Yeah, kind of. I keep making these little mistakes too. At Millville, in the second moto, I stalled it in the first corner and I started in last. That’s when I worked my way up to sixteenth, and I should have gotten twenty-fifth off of the start. I mean, I should have started way better than in last. So I need to eliminate these little mistakes. I’ve had a big issue with stalling the bike. The past four rounds, I’ve probably stalled the bike in three of the motos. It’s cost me a couple of spots. I’ve got to work on some little things, improve my speed, and get a little more consistent with my riding.

Despite the mistakes, you’ve been very consistent. What are you taking from your rookie season as a whole?
I’m happy with it. Like I said, I didn’t know where I stood coming into it. I’m definitely a top-twenty guy. I just want to build and carry the momentum into next year. With this being my rookie season, I’m pretty happy with it. I’m doing as well as I thought I should be doing. Overall, I’m excited about the season and excited to put in all of the work.

What has the experience been like for you traveling to all of these races on your own this summer?
It’s been pretty cool, really. I’m kind of glad I drove to most of them this year. I had Cheyenne Harmon with me earlier in the series, and we had a deal that we put together with a box van. We drove to Muddy Creek, High Point, and stayed at Club MX. We are just seeing the country and things you don’t normally get to see. I’ve never really been outside of Texas that much. It was cool to see states like Michigan, Maryland, and South Carolina. When I got into the mountains, it was cool because Texas doesn’t have any mountains. When I saw them I was freaking out, and it was so cool because I had never seen anything like that. It’s been a great experience, and I’m glad I did it, even though we are driving to every round in a box van. This is something I’ll never forget, and that’s why I did it.

For a while Pilot Point was a hot spot for motocross. You had the Wharton brothers, Matt Lemoine, Hunter Hewitt, and now you.
Blake [Wharton] only lives a few miles away, and Lemoine lived a couple of miles, but has since moved back to Collinsville. We’ve definitely had a lot of guys in the area. Before the outdoor season started, Lemoine, Kyle Cunningham, Mitchell Oldenburg, and some of the fast amateur kids would all get together and ride. We would go every Tuesday, Wednesday, and Thursday, and hit up our usual tracks. It was pretty neat.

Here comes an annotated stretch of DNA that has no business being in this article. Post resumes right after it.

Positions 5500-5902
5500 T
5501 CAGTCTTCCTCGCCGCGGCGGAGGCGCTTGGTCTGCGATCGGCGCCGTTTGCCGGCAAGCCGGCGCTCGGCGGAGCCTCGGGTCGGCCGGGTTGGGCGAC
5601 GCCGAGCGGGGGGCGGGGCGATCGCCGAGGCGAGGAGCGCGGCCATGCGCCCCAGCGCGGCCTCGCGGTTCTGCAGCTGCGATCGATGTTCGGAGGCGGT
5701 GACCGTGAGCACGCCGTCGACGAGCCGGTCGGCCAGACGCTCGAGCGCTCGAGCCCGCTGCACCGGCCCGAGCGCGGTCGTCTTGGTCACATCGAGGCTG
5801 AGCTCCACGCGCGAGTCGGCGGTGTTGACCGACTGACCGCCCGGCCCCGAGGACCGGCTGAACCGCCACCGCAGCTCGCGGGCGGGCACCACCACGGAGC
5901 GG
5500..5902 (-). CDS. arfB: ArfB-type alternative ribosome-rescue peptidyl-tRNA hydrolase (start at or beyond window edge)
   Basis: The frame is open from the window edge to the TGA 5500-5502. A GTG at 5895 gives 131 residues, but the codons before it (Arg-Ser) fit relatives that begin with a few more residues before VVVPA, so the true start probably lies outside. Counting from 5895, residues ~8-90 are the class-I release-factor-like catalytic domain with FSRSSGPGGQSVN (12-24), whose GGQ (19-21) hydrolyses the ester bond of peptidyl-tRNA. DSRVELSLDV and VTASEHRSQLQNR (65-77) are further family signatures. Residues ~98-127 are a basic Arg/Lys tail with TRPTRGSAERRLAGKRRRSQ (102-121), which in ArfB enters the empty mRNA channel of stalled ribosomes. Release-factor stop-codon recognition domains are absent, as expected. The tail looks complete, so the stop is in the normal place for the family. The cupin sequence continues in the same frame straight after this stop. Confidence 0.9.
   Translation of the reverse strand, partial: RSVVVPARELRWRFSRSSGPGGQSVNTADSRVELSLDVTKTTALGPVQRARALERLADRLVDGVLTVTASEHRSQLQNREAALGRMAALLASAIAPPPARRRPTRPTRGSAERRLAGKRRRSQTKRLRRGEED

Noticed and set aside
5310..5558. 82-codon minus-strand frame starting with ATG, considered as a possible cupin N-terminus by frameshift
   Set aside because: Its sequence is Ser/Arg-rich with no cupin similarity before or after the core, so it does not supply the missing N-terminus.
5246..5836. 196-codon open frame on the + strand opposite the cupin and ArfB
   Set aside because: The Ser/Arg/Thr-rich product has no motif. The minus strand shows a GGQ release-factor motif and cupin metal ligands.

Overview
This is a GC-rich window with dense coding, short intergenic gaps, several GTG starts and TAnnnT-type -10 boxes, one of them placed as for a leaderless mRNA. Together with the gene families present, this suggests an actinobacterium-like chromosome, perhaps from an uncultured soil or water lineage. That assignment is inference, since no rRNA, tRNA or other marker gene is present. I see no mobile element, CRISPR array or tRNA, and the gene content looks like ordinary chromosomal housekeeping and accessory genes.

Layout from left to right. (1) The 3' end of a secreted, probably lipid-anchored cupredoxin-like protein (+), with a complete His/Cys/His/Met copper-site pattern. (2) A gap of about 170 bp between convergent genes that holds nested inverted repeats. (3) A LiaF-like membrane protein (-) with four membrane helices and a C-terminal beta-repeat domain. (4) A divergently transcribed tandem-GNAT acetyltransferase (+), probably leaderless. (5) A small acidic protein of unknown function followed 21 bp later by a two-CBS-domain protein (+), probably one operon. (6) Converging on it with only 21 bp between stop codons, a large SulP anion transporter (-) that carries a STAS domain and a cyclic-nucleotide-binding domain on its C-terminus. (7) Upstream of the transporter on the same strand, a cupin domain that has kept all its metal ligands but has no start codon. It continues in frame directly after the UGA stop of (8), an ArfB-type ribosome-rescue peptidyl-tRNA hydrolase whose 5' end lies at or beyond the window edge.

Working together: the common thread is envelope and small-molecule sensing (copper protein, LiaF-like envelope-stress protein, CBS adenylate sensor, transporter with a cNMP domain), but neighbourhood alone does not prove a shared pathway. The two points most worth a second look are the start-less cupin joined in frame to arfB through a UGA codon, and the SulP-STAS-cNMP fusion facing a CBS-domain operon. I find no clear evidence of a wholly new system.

You’re also another Short that lives in Texas.
I met Andrew last year, and I went down to ride with him, so it was kind of cool to meet and hang out with him. I always looked up to him when I was a kid. He’s a cool guy.

You chose to ride a 450 for your rookie season. Is that because you are more comfortable on the bigger bike?
I think I’ve always ridden a 450 better, just because I’m a smoother, calculated rider. I really would have rather have ridden a 250 because all of the kids that I raced at Loretta Lynn’s growing up are in that class. It would have been more familiar to me. I just wanted to go racing. It was a little cheaper to ride the 450, so we went that route.

It looks like you made the right decision. I’m sure you rip on a 250 as well, but scoring points in your rookie season in the premier class is quite an accomplishment in itself. Are you going to make it to the final rounds?
Yeah, the Cycle Trader/Rock River Yamaha team offered to take my bike to Washougal and Unadilla for me. Those rounds were spread so far apart that I wouldn’t have made them myself. I thank them a lot. I’ll fly to Unadilla and then drive to Utah and Indiana.

Out of these last few nationals, what would you like to see out of yourself?